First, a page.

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Build community, then design the building

Andrew Maynard and Mark Austin refuse the binary choice between a fun working environment and serious design. Timothy Alouani-Roby spoke with them about the ideas and values guiding their practice.

Build community, then design the building

Left-right, Mark Austin and Andrew Maynard.

It all starts with a set of strong values. Not only each project, but the very practice itself as set up by Andrew Maynard in 2002. Led by Maynard and co-director Mark Austin, the studio is a refreshing exception to the often depoliticised, isolated world of architecture in recent decades. 

The architects are not afraid to make critical, polemical statements and do not try to be neutral. In a word, Austin Maynard Architects is unapologetic in standing for something: caring about the social dimension of architecture including community connection, sustainability and mental health.

This attitude marks the beginning of any given project: “The reality is that the clients who have come to us have done so not just because we create good architecture but because of our worldview and how our values align,” says Maynard.

Terrace House, photo by Derek Swalwell.

Award-winning projects such as RaeRae House and of course the renowned Terrace House illustrate this client-facing and socially engaged approach. 

In bringing an upfront and explicit set of values to each project and client encounter, Austin Maynard Architects is practising architecture with a certain honesty. Its success, including recently being aw­arded Architecture Studio of the Year at the Dezeen awards, is testament to the demand for this way of working. 

RaeRae House, photo by Peter Bennetts.

Once the project is locked in, the next part is deliberative design. Even though Austin and Maynard bring strong values and ideas to the table, they are careful to avoid imposing preconceived concepts on the design. Instead, it emerges in a consultative process that is deliberately kept open.

“We won’t start drawing until we feel like we understand the clients, but also not until we believe that they understand the opportunities and the brief,” explains Maynard. And once the sketches have begun, Austin adds, “we don’t get too attached to any of the ideas.”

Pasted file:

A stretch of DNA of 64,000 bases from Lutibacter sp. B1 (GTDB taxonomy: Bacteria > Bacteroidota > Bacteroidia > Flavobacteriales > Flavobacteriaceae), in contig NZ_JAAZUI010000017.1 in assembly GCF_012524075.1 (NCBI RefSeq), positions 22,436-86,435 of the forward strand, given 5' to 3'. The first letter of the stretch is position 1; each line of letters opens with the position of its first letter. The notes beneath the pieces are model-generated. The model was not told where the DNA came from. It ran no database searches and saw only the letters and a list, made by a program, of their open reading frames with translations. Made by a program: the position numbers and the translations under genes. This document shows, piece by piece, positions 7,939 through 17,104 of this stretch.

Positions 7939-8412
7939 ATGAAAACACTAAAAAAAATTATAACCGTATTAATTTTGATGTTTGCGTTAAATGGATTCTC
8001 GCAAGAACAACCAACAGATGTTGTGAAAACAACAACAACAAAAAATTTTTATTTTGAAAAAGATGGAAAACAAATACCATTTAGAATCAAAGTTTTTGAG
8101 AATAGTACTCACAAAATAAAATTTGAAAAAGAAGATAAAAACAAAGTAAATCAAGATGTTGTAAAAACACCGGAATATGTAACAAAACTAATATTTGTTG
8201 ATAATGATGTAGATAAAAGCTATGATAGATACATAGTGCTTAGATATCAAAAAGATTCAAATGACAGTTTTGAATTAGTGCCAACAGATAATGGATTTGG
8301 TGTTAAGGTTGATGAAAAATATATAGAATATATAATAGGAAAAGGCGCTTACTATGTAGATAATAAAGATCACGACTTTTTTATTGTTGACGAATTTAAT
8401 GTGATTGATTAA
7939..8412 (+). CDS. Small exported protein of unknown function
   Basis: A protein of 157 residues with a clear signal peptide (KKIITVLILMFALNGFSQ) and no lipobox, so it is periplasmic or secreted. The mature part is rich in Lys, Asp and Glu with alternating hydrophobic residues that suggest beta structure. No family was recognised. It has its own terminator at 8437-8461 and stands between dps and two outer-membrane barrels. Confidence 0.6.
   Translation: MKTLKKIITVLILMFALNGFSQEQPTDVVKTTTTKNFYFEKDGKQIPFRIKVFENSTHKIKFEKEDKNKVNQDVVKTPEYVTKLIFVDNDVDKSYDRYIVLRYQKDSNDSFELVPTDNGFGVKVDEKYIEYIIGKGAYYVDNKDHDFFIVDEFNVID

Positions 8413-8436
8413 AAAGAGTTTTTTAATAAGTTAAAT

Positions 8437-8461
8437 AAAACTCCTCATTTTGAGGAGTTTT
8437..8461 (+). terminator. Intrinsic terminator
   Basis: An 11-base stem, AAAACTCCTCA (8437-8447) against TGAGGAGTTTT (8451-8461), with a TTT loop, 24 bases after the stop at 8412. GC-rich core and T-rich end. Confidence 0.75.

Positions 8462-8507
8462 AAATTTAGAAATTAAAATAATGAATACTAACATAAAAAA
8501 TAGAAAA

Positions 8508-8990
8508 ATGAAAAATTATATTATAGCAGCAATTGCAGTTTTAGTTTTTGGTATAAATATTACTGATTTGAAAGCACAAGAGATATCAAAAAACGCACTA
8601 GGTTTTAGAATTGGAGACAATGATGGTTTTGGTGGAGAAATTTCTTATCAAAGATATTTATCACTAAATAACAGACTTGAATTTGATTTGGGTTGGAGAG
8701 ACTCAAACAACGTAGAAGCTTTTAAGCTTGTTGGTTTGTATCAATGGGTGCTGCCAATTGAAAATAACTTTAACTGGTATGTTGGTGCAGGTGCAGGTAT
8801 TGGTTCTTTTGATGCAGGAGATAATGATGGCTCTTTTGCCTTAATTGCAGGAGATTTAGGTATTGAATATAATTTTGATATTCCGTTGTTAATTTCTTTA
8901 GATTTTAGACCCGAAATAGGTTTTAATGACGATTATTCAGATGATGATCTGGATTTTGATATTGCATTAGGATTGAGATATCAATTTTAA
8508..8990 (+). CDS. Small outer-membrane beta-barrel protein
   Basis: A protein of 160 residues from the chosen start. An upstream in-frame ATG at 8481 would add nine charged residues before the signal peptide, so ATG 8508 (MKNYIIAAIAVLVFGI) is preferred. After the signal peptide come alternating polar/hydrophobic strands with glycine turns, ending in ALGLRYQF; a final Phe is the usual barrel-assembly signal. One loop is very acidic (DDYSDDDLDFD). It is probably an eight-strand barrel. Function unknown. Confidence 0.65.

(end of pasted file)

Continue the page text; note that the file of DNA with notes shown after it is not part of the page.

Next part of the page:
Related: Self-reflecting with Tzannes

ParkLife, photo by Tom Ross.

Openness, social engagement, ethical employment – you might start to wonder whether there is a touch of idealism going on and how this value-driven approach could really apply across the profession. However, this is where it’s crucial to emphasise the hard-headed, pragmatic side of Austin Maynard Architects.

“Good design – our best designs – come from very serious constraints,” explains Maynard. A clear example of this is embracing budget constraints as a creative catalyst, a mindset reminiscent of Alejandro Aravena’s Elemental. In fact, it surely isn’t too much of a stretch to compare Terrace House to the famous Quinta Monroy Housing in Chile with its emphasis on down-to-earth, liveable dwellings with space for inhabitants to grow into. 

Terrace House, photo by Derek Swalwell.

Principles also merge with business nous as the architects prioritise taking up a decision-making position in getting a project out of the ground. In fact, as Maynard explains, they go even further: “We just ended up doing it ourselves. After that, we can sit at the table with developers and housing providers with much more power.”

Underpinning everything is a holistic understanding of architecture not as an idealised, autonomous pursuit but as a thread in the wider social fabric. Rigid boundaries between design, business and politics are dissolved in a way of working that starts with a clear statement of principles. By combining these values with a fun, joyful and playful working environment, Austin Maynard Architects seem to have found a meaningful and successful mode of design for the times.

Austin Maynard Architects

Charles House, photo by Peter Bennetts.
Terracotta House, photo by Derek Swalwell.
Garden House, photo by Derek Swalwell.
ParkLife, photo by Tom Ross.

We think you might like this article about latest careers moves in design in our On The Move column.

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